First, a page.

The previous Lubavitcher Rebbe, Rav Menachem Mendel Schneerson ZT”L, writing in a sicha from 1966, analyses the wording in Ha Lachma Anya, an Aramaic portion of the Pesach Haggadah read immediately before the children recite the Ma Nishtana. The Rebbe finds the last two sentences particularly troubling: We conclude Ha Lachma Anya with the words “This year we are here but next year we will be in the Land of Israel. This year we are slaves but next year we will be free”. These words make no sense. With a few exceptions, every Jew is free to board a plane and to come to Israel. Thirty-three years ago I did precisely this. Further, doesn’t Pesach celebrate our freedom? Why are we pretending that we are still today slaves in Egypt?[2]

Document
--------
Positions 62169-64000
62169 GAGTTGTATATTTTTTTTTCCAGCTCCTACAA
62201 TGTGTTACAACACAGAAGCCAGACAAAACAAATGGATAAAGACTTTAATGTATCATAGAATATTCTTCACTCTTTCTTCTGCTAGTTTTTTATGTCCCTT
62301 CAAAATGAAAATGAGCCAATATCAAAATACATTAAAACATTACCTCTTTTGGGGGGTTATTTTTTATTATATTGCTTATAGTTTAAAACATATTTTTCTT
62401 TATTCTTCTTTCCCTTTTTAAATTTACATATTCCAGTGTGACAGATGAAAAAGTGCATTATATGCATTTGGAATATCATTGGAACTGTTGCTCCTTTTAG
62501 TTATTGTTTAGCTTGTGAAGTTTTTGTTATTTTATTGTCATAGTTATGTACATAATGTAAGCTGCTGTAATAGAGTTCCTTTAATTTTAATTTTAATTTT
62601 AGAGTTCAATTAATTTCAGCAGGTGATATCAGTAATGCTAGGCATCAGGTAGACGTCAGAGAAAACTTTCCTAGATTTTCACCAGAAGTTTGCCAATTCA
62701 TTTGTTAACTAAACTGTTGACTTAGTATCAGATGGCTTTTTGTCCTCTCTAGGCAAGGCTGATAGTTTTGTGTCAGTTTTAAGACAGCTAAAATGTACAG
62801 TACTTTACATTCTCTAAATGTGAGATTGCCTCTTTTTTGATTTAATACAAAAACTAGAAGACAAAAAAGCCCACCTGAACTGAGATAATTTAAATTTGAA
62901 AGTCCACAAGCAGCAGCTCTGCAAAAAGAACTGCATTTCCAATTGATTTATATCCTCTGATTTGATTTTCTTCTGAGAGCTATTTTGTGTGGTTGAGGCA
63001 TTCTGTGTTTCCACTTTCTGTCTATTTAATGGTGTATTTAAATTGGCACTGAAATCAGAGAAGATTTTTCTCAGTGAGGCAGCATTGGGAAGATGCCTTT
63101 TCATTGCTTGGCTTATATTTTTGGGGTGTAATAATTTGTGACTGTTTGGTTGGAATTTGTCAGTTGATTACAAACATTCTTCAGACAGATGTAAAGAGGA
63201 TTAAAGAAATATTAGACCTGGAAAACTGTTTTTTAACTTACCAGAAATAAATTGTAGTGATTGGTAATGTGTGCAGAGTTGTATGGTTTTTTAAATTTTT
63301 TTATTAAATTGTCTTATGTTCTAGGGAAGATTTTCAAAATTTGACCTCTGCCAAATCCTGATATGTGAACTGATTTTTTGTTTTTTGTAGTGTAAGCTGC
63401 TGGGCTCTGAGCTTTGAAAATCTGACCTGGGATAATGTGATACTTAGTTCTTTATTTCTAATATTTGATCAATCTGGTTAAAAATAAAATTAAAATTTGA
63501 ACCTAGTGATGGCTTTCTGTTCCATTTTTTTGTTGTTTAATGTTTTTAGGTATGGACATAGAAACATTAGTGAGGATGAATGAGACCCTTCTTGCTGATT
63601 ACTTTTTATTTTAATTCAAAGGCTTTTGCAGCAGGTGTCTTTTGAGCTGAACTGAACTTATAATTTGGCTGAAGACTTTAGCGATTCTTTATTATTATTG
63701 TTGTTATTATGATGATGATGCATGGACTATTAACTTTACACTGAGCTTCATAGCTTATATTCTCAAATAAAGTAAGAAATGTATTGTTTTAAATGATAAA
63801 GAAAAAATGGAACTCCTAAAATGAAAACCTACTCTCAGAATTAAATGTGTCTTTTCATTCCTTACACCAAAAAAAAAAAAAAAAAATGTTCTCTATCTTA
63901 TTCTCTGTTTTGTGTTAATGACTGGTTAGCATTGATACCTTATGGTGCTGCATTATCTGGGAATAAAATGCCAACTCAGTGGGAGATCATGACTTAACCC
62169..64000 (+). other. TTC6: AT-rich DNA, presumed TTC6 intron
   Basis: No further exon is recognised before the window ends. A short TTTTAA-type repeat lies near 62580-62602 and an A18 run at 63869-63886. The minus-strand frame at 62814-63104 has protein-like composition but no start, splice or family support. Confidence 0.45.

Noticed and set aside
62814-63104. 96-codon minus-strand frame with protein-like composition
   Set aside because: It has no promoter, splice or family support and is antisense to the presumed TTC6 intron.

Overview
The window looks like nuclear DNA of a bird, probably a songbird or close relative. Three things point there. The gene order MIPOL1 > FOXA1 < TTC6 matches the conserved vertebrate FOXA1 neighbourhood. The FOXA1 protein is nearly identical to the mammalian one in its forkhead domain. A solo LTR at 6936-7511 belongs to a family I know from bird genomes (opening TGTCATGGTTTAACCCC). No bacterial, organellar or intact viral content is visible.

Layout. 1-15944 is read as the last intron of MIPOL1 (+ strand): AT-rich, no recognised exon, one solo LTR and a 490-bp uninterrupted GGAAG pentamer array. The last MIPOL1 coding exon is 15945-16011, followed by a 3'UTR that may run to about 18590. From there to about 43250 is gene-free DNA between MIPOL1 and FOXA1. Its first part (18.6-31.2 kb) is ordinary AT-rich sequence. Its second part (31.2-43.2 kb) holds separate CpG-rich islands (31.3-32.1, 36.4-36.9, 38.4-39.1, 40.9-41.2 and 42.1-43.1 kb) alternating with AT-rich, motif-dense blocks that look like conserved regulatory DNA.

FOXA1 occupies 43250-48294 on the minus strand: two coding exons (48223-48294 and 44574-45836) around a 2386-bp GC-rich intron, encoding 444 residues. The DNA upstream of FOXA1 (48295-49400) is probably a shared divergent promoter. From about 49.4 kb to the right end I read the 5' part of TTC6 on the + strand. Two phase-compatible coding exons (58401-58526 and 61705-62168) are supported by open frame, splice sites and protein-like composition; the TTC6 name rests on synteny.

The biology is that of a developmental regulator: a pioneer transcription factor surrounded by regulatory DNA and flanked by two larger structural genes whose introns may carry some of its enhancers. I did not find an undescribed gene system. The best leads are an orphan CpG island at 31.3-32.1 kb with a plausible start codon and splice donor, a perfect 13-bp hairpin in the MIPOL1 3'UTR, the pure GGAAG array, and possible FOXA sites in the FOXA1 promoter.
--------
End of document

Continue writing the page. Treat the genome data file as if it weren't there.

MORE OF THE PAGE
The Rebbe teaches that the redemption from Egypt was incomplete. The redemption took the Jews out of Egypt but it did not completely take Egypt out of the Jews. As a result of a century of bondage, Am Yisrael possessed a slave mentality that they could not fully shake. Each and every one of their sins in the desert can easily be shown to be a result of a slave mentality. So of use was the redemption? The Rebbe answers that the exodus from Egypt opened up the possibility of redemption. As slaves under Pharaoh, Am Yisrael could never give fully themselves over to Hashem. As free men, they were given the challenge of navigating their own lives. If they chose wisely, they could complete the redemption. Each year we recite those last words in Ha Lachma Anya to remind ourselves that we’re not there yet. While we have returned to the Land of Israel after two thousand years, the majority of World Jewry has chosen not to live there. And as much as we Israelis celebrate our independence, the State of Israel is highly dependent upon the support of the Nations of the World, particularly the United States. The past few months should be sufficient proof that we are not yet in a position to do without their political and financial support, and for this we bear great consequences.